Help! My Kid is a Bad Test-Taker!
There is nothing more frustrating than knowing your kid is bright and capable, and not seeing those qualities reflected in their test scores. It can sound like a cop-out to repeatedly explain, “They just aren’t good at taking tests!” but you’re not alone in your feeling. Luckily, your child isn’t destined to be a bad test-taker forever! Instead, use the following tips & tricks to improve their study habits and become one of those good test-takers they’ve envied!
Don’t let them do their homework on auto pilot.
Your child might be acing all of their homework assignments, but that doesn’t necessarily mean they’re doing it correctly. It’s easy to plug numbers into a formula or jot down definitions to vocab words, but they may not be absorbing any of it. Challenge your child to explain their homework assignment to you, and then make sure they read over their homework a few times once they’ve finished. Remind them that instead of just coasting through the assignment, they should try to store it into memory. In other words, doing your homework shouldn’t be mindless! Instead of viewing homework like a necessary evil they just need to get done, they should view it as practice for the upcoming test.
Practice tests are their friend!
Speaking of practice, practice tests should be your kid’s very best friend. Often times, students will think they understand a concept, but when it’s time to apply said concept, all bets are off. The best way to make sure they understand a concept front to back is by testing them on the material before it actually counts. Have them take a few “practice tests” composed of questions from the textbook, homework questions, and so on. Simulate the same conditions they’ll have in the classroom during the real test (no notes, no book, etc.).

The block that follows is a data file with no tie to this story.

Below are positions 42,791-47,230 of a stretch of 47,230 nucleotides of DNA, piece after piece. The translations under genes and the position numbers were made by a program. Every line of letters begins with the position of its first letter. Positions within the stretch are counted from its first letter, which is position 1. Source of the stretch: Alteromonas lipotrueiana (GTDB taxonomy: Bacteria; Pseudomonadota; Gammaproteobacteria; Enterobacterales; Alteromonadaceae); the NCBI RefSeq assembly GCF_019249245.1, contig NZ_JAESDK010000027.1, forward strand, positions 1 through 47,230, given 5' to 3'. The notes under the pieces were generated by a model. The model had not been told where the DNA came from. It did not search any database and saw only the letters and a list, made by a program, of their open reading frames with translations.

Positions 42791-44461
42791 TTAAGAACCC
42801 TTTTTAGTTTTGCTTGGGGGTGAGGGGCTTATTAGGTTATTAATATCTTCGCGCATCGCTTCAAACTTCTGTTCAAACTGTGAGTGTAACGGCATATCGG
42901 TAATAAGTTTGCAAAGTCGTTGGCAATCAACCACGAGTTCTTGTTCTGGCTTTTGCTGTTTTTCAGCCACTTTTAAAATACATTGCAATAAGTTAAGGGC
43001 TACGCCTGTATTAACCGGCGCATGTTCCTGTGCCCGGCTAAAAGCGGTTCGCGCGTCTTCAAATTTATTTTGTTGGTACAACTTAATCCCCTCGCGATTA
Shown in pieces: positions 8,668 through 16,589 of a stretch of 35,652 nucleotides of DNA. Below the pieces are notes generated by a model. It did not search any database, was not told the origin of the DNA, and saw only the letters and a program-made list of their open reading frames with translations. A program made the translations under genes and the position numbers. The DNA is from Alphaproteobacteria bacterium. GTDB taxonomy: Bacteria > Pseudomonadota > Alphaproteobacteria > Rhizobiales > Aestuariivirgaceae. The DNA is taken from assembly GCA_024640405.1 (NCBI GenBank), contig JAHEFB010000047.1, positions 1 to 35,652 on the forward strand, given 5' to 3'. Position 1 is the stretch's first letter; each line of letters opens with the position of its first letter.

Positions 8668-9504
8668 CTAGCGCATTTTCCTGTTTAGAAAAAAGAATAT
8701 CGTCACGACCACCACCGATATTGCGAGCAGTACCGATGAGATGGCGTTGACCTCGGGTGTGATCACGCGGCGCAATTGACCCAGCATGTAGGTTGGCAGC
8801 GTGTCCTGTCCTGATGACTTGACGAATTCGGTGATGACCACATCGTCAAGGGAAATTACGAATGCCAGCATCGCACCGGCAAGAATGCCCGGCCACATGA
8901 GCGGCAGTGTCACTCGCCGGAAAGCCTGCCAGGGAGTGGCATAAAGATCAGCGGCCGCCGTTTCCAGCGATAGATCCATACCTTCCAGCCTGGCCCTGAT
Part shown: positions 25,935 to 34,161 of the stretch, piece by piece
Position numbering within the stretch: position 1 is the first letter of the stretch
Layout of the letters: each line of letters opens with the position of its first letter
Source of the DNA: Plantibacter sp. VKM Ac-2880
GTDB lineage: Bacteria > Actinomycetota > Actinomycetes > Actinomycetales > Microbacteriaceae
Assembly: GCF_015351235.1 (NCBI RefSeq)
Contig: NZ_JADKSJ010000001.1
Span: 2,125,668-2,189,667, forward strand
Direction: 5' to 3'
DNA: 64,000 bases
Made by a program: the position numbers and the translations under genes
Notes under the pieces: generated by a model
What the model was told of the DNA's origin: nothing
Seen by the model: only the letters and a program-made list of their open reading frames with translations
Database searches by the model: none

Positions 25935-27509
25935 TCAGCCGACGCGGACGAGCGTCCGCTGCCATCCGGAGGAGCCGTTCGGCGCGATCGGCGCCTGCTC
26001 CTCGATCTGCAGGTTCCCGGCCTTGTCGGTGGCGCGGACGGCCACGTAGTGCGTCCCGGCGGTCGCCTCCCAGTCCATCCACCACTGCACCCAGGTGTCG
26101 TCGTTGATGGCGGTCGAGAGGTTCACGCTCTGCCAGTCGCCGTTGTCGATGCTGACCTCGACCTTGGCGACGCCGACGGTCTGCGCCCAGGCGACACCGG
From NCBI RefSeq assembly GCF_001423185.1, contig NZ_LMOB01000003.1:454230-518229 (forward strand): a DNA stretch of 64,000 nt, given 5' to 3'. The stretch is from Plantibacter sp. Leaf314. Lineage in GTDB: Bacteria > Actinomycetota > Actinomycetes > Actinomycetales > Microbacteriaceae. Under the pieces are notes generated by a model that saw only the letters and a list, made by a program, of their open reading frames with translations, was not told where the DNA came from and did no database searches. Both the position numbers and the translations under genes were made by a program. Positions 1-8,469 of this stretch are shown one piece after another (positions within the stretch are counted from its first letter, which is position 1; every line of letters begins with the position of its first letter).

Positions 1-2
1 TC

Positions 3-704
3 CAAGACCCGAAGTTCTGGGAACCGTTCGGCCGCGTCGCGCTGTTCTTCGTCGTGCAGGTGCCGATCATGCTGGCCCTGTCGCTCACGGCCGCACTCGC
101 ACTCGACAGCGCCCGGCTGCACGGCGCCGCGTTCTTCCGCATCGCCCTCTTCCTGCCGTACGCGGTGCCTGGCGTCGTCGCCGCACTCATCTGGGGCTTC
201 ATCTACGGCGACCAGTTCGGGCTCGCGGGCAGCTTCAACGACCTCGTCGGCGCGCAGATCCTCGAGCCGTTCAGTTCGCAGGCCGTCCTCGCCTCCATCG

Pro Tip: You’d be amazed at what you can find online — just Google “Macbeth Test pdf” and find a test that looks doable. (Sometimes teachers actually use these readily available online tests…)
Try to avoid cramming at all costs.
All of this studying shouldn’t be done the night before a test. It is impossible to store facts and concepts into long-term memory in one night! When your child receives their syllabus or learns of an upcoming test, put it on the calendar and make sure they start preparing at least a week out. If they study for a little bit each night, rather than studying a lot the night before, they’re more likely to remember the information long-term. That means they’re more likely to recall what they need on test day!
Figure out what study method works for them.
What worked for you might not work for them. What works for the rest of their class might not work for them. That’s okay! All you need to do is figure out what works for them, because if they’re a bad test-taker, whatever they’re doing isn’t working! Maybe they learn best by listening – see if they can record class lectures to review before test day, or see if you can get their books on tape! Maybe color-coded flashcards helps them memorize information. Maybe they learn best by doing practice questions over and over or re-reading their class notes. Eventually, you’ll figure out which method helps them retain the information most effectively.
Have daily conversations about the material.
Have you ever read something, only to try to explain it to someone later and failed miserably? Well, you probably wouldn’t fare well on a test over that material! It’s important that your child has the opportunity to talk about what he or she is learning and reading. If they aren’t able to explain a concept to someone else, they don’t know it well enough to take a test on it. Have conversations about the historical events they’re learning about, the books they’re reading, and even the applications of the mathematical concepts they’re using. When they can discuss these things thoroughly and confidently, they’ll be able to ace a test on them.